Заз картуф кIандач
Zaz kartuf k’andach
I don’t want potatoes
Самираз цIийи машин кIанзава
Samiraz c’iji mashin k’anzava.
Samir wants a new car.
Чи халкъдиз азадвални садвал кIанда
Chi xalqdiz azadvalni sadval k’anda
Our people want freedom and unity
2. When somebody loves somebody…
Now it may be surprising, but кIан k’an means also ‘to love’. Grammatical structure as above:
Заз вун кIанзава
Zaz vun k’anzava
I love you
Ваз зун кIандани?
Vaz zun k’andani?
You(dat).I(abs).love-quest (-ни is a question marker)
Do you love me?
3. Somebody wants to do something
The structure is as follows: wanter is again in dative and the verb signifying what is wanted, in so-called infinitive (ie. –из /-з  -iz/-z form)
Квез Лезги чIалал рахаз кIанзава
Kvez Lezgi ch’alal raxaz k’anzava
you want to talk in Lezgi language
Заз ваз куьмек гуз кIанда
Zaz vaz kymek guz k’anda
I want to help you
4.  Somebody wants somebody else to do something.
Happens all too often, doesn’t it?
In this type of sentences, the structure is: somebody again in the dative; but the wanted verb in the Aorist form (-на / -na ending); and ‘somebody else’ in the case governed by the verb, most often absolutive or ergative.
Дидедиз бала ксуна кIанда
Didediz bala ksuna k’anda
Mother wants the child to sleep (ksun = to sleep needs nominative)
Дидедиз балади ктаб кIелна кIанда
Didediz baladi ktab k’elna k’anda
Mother wants the child to read a book.
Заз куьне Лезги чIал кIелна кIанда
Zaz kyne Lezgi ch’al k’elna k’anda
I want you to learn Lezgi language (k’elun = to read needs ergative)
5. It is wanted that someone does something.
Now, what happens if we take the previous construction, but leave only ‘somebody else’ omitting the ‘wanter’. The resulting sentence looks like this:
Куьне Лезги чIал кIелна кIанда
Kyne Lezgi ch’al k’elna k’anda
… and this means “You have to learn Lezgi”.
Which you really, really do. Honestly.
Now, if there are any questions or comments, I would absolutely love to hear them before we proceed to more complicated issues (eg. how to say “I loved you” or how to differentiate between “I don’t want you to do X”, and  “I want you not to do X”). This blog will die again without constructive criticism.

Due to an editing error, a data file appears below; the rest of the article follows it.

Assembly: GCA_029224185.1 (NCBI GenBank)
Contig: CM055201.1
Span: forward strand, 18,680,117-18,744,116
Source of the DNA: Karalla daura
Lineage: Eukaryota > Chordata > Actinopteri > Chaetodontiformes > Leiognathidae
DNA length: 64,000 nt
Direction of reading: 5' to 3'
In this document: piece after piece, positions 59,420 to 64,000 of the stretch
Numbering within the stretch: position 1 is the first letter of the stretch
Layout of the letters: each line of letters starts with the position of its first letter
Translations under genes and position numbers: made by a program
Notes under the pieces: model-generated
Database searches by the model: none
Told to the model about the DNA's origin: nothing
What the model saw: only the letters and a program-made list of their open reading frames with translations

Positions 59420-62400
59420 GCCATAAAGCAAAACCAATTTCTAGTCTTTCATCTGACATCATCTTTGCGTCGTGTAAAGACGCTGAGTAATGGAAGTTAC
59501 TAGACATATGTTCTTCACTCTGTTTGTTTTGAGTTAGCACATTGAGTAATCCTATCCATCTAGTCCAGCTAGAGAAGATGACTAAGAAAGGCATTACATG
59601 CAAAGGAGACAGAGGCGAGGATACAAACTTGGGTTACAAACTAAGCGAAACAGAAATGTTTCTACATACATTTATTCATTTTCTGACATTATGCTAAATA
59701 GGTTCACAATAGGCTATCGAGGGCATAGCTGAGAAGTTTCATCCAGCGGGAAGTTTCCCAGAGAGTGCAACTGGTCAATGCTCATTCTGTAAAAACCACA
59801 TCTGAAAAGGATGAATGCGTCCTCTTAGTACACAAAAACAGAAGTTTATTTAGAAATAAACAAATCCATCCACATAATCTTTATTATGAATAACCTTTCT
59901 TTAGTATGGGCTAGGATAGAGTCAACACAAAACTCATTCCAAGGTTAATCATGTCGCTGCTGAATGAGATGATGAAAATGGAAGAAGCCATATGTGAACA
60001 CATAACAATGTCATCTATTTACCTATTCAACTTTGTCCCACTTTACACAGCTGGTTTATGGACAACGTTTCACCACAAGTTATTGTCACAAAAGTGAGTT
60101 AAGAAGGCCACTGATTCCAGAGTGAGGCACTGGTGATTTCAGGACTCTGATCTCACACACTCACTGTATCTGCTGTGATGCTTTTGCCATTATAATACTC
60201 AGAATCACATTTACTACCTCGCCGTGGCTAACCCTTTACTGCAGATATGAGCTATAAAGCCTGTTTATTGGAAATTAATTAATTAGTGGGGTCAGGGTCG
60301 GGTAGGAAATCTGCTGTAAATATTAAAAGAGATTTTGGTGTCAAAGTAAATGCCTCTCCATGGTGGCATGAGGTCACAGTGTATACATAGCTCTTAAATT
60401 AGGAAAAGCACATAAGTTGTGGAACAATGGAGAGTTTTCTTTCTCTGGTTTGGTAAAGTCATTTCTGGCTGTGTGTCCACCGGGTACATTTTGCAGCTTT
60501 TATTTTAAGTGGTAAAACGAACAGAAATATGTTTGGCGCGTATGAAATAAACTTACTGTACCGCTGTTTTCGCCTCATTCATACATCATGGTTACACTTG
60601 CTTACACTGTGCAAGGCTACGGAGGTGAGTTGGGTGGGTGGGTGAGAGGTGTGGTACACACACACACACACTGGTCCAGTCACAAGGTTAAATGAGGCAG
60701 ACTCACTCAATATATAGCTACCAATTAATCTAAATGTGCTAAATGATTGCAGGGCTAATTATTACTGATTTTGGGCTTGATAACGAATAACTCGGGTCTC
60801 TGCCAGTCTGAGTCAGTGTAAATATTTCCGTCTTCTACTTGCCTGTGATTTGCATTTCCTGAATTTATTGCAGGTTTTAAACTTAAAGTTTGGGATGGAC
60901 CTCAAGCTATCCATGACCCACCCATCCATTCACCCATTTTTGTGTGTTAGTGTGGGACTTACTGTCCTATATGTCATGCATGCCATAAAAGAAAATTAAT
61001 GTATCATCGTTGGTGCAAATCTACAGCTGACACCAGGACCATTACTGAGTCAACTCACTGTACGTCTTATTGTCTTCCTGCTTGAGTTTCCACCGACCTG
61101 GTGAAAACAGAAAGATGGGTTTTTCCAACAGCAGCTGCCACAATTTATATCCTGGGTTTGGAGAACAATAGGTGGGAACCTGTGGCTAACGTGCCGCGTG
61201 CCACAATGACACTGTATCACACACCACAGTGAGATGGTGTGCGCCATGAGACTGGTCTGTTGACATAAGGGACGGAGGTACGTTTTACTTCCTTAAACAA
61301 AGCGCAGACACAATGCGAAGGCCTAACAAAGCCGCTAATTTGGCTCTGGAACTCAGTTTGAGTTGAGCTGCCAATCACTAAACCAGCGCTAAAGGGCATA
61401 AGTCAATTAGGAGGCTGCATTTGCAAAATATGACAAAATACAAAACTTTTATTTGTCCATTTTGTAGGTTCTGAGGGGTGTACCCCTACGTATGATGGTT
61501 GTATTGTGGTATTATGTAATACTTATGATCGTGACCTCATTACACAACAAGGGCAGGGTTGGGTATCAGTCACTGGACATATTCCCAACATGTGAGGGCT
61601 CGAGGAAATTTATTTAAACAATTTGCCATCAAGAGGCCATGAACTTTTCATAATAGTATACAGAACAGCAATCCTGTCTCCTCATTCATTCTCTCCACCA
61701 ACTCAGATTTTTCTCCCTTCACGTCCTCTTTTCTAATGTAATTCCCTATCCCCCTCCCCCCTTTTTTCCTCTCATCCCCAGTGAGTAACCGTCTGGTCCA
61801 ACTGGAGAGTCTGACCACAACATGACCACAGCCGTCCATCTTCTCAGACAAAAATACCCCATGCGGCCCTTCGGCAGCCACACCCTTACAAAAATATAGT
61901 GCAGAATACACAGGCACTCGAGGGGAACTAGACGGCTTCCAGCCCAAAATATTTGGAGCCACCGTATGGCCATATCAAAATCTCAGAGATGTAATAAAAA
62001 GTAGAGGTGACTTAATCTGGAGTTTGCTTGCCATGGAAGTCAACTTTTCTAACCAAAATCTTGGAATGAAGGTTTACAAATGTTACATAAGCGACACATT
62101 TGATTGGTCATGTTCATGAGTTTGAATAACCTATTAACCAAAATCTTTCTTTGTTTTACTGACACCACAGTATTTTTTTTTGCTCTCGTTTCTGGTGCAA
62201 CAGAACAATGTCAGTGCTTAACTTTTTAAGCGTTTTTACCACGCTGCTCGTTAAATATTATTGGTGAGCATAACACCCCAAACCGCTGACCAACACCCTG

New sources.

Just a short note to tell you all about the excellent web-resources for Lezgi I came across just recently. – is a blog dedicated to spreading knowledge about Islam and one of the rare examples of a website publishing entirely in Lezgi

Lezgikim – is a personal website of Majrudin Babaxanov a Lezgi poet and translator. Great resource indeed! Includes lots (and I mean lots) of yummy downloadable books and articles, including the best Lezgi dictionaries I’ve ever seen.

By the way, ким /kim/ is a very nice word. It’s a part of the village where people (usually older men) gather to share news and gossip.

New beginning

As you can see, the blog’s address has changed (as a part of my strategy of putting all my blogs in one place), but its contents have not.

Expect new additions soon(ish), as I’ve just found not only a wealth of very useful materials, but more importantly the willpower to move further on.

Lezgi dialects. Why bother?

Elsewhere on this blog, I’ve been trying to deal with the Standard Literary Lezgi, the kind of normative language used in school instruction and in official publications (and also in books, newspapers etc.).  However, as with any other language, Standard Literary Lezgi is not the only form of Lezgi in existence and worthy of preservation.

All around the Lezgi speech area, people use different varieties of Lezgi in their daily life. Sometimes those varieties differ considerably from the Standard language, and sometimes their speakers are not well-acquainted with the Standard at all. This variety is a good thing, as each dialect may teach us a thing or two about the Lezgi language in general (eg. by preserving words or grammatical structures lost in standard Lezgi, or by evolving in interesting directions or…). It is, thus, quite enlightening to take a look at the dialects as well.

The problem is that as even resources for Standard Literary Lezgi can be quite hard to come by, there’s serious shortage of information regarding the dialects. In my opinion, it is especially the Lezgi dialects spoken in Azerbaijan that are underresearched. One of my goals for the future would be to make an attempt at addressing this situation. In other words I am willing (and going to) to publish on this blog or elsewhere all the information on Lezgi dialects that I can gather (a request directed at Lezgi speakers: please, help me if you can, by telling me about your native version of Lezgi).